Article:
Insomnia or habitual sleeplessness is not a specific disease but a symptom of some underlying problem. If you suffer from insomnia, you are not alone. According to the Neurological Foundation of New Zealand, an estimated 500,000 New Zealanders suffer from chronic, long-term sleep problems and about 1 million have insomnia frequently or for extended periods.
Insomnia manifests in many ways. Some people lie awake for hours before getting off to sleep, while others may have difficulty staying asleep and once awake, struggle to get back to sleep. Long term, this can lead to severe sleep deprivation and seriously affect your health and wellbeing.
The following are typical insomnia scenarios:
- Work stress/ long hours
- A-type personalities
- Extended periods in front of a computer or TV screen
- Lack of exercise and fresh air
- Over exercising / over-training
- Anxiety/ depression
- Prone to negative thoughts
- Recreational drugs
- Asthma broncho-dilators
- Eating late
- Hot, stuffy bedroom / over-heating
The importance of restorative sleep in brain health
Did you know that:
- Sleep is your best anti-inflammatory and source of energy.
- 90% of your energy comes from sleep and yet it’s an active process.
- Your body needs to heal overnight to rest, repair, reset and recharge.
- The brain shrinks up to 60% overnight and cerebrospinal fluid (CSF) pulses through the brain clearing it of metabolic waste products.
- The brain is cleansed and reset; memory is shifted from short to long-term storage.
Breathing and carbon dioxide, the missing link in sleep
Sleeping disorders are still poorly understood and while there are many possible causes, one of the last things usually considered is breathing.
Breathing more than the body requires stimulates the sympathetic branch of the autonomic nervous system and places the body on alert mode. Insomnia sufferers typically exist in a permanent state of sympathetic stimulation and while this may go unnoticed during daylight hours, the resulting busy, chattering mind limits the chances of a productive sleep.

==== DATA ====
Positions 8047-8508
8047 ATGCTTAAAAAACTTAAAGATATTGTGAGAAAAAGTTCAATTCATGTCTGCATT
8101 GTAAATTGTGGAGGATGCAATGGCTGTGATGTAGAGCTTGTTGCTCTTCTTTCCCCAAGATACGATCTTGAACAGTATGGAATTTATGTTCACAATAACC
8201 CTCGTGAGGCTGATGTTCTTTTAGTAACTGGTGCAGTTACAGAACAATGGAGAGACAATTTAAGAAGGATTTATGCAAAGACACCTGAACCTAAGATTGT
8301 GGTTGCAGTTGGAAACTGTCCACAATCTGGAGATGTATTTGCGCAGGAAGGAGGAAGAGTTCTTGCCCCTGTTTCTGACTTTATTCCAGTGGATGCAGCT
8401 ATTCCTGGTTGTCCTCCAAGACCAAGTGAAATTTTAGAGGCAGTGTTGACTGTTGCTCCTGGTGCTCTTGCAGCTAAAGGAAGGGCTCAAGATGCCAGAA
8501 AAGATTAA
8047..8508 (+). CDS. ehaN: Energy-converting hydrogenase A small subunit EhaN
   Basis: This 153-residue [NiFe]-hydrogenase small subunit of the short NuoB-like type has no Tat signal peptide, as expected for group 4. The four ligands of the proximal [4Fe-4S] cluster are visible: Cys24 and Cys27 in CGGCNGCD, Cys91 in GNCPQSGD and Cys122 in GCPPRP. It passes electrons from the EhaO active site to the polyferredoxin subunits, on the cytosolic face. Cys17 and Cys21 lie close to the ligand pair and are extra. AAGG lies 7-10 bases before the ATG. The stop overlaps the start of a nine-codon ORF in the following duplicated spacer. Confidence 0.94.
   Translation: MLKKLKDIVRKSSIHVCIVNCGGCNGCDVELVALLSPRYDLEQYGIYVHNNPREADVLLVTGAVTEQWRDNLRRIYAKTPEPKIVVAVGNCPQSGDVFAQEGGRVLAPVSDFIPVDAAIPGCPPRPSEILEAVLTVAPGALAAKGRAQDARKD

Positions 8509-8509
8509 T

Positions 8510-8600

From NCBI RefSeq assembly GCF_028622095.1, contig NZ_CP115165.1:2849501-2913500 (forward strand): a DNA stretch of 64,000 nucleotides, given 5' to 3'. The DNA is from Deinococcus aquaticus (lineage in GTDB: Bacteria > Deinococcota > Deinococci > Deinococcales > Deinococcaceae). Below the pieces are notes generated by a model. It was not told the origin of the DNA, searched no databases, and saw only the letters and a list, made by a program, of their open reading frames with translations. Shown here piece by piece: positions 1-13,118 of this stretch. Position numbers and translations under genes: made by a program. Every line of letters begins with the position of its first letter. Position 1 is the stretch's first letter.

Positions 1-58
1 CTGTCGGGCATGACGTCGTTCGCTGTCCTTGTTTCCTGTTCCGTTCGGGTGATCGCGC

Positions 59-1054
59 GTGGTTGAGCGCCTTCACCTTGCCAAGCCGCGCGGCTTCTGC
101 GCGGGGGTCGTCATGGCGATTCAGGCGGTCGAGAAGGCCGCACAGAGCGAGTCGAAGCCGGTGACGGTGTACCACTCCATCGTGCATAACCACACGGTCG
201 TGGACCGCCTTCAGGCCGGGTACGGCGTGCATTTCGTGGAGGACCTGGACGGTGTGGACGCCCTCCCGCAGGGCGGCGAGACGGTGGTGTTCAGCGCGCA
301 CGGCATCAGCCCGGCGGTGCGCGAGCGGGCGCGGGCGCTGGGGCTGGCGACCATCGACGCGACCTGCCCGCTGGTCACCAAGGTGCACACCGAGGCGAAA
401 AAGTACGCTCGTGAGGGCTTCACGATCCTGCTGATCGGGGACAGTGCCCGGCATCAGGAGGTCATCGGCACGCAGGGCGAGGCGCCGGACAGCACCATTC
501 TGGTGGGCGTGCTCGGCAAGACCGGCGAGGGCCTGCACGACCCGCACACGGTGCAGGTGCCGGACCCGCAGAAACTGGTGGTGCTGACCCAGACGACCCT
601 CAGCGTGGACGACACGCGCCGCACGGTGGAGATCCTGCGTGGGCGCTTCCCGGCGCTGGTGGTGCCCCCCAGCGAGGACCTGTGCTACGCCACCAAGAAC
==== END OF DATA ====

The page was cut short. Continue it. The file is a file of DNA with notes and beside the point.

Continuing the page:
To sleep well, breathing needs to reduce and carbon dioxide (CO2) needs to rise.
In other words, for optimal sleep, breathing needs to reduce to a quiet, soft state, breathing in and out of the nose. This is only possible if the parasympathetic nervous system (PNS) is engaged. And in a catch-22 of sorts, the PNS can only engage properly if breathing is nasal and breathing volume reduces.
A dysfunctional breathing pattern by day will determine the breathing pattern during sleep. Poor daytime breathing habits such as mouth breathing, upper chest breathing, and rapid breathing will extend into and contribute to restless sleep.
 Eugene DR et al; Alveolar gas tensions, pulmonary ventilation and blood pH during physiologic
sleep in normal subjects; Journal of Clinical Investigation; 1958, DOI: 10.1172/JCI103694
Insomnia – we can help
On the Buteyko breathing course we will teach you breathing exercises and guidelines to help restore restful, restorative, snore and apnoea-free sleep. Benefits will include more daytime energy, less brain fog and morning grogginess, and you can even reduce or eliminate those irritating, nightly trips to the bathroom. The programme is effective in relieving a wide range of sleep disorders including snoring, sleep apnoea, insomnia, restless legs, teeth grinding, nighttime cough, asthma, and nasal congestion.
Learn to breathe like a cat and you will sleep like a cat. Cats are natural nasal breathers. Notice how cats often nuzzle their nose into the fur. This is an instinctive habit to optimise sleep by recycling exhaled CO2 inducing a form of mild carbonic narcosis. Birds use a similar technique by folding a wing over the beak.
Levels of 5-13.5% CO2 measured in hibernating mammals’ burrows give a clue to the exceptional benefits of CO2 in aiding optimal sleep.
The Buteyko Breathing Clinic breathing re-training programme helps to normalise the breathing pattern, putting the body in a naturally calmer state for optimal sleep. Most clients report better sleep, waking more refreshed within the first two to three sessions of the breathing programme. Benefits include greater energy levels sustained throughout the day and a sense of wellbeing.
For help with insomnia or any other sleep disorders, to book a breathing assessment, or course, contact us at the Buteyko Breathing Clinic in Auckland. Use our online booking system or phone the clinic on +64-9-360 6291 or email.
20 Arthur Street, Freemans Bay, Auckland 1011, New Zealand | Phone +64 9 360 6291 | Email email@example.com
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